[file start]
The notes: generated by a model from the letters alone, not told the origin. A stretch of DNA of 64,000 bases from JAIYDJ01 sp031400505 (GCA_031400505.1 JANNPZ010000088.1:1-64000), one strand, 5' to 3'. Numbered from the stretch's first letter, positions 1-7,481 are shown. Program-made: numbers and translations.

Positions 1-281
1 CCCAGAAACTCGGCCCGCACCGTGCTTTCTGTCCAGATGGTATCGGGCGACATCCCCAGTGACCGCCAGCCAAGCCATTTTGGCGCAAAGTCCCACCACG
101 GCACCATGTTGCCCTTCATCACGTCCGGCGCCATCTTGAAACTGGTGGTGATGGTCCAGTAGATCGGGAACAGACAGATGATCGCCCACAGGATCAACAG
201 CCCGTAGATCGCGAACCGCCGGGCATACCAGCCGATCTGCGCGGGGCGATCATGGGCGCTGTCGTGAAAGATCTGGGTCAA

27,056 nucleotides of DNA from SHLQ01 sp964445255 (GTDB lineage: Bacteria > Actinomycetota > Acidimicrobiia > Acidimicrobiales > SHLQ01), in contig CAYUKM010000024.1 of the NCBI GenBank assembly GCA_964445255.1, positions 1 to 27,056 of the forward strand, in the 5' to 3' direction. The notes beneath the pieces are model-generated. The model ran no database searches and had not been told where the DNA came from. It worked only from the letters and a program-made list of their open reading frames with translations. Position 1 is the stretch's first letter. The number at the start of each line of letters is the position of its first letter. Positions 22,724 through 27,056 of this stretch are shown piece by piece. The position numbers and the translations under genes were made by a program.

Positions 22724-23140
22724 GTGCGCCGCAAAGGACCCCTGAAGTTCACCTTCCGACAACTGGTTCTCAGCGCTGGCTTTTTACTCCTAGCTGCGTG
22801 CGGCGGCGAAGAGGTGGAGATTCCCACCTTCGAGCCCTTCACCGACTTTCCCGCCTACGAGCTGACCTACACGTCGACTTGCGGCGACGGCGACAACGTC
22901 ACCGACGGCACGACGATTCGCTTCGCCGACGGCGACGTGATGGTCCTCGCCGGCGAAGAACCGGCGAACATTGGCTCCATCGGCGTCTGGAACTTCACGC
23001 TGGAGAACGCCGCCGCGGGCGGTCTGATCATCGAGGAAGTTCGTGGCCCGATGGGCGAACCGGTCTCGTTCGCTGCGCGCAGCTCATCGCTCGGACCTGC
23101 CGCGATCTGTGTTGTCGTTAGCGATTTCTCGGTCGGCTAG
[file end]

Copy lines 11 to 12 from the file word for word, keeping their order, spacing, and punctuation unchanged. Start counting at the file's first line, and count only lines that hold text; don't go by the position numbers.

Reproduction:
23001 TGGAGAACGCCGCCGCGGGCGGTCTGATCATCGAGGAAGTTCGTGGCCCGATGGGCGAACCGGTCTCGTTCGCTGCGCGCAGCTCATCGCTCGGACCTGC
23101 CGCGATCTGTGTTGTCGTTAGCGATTTCTCGGTCGGCTAG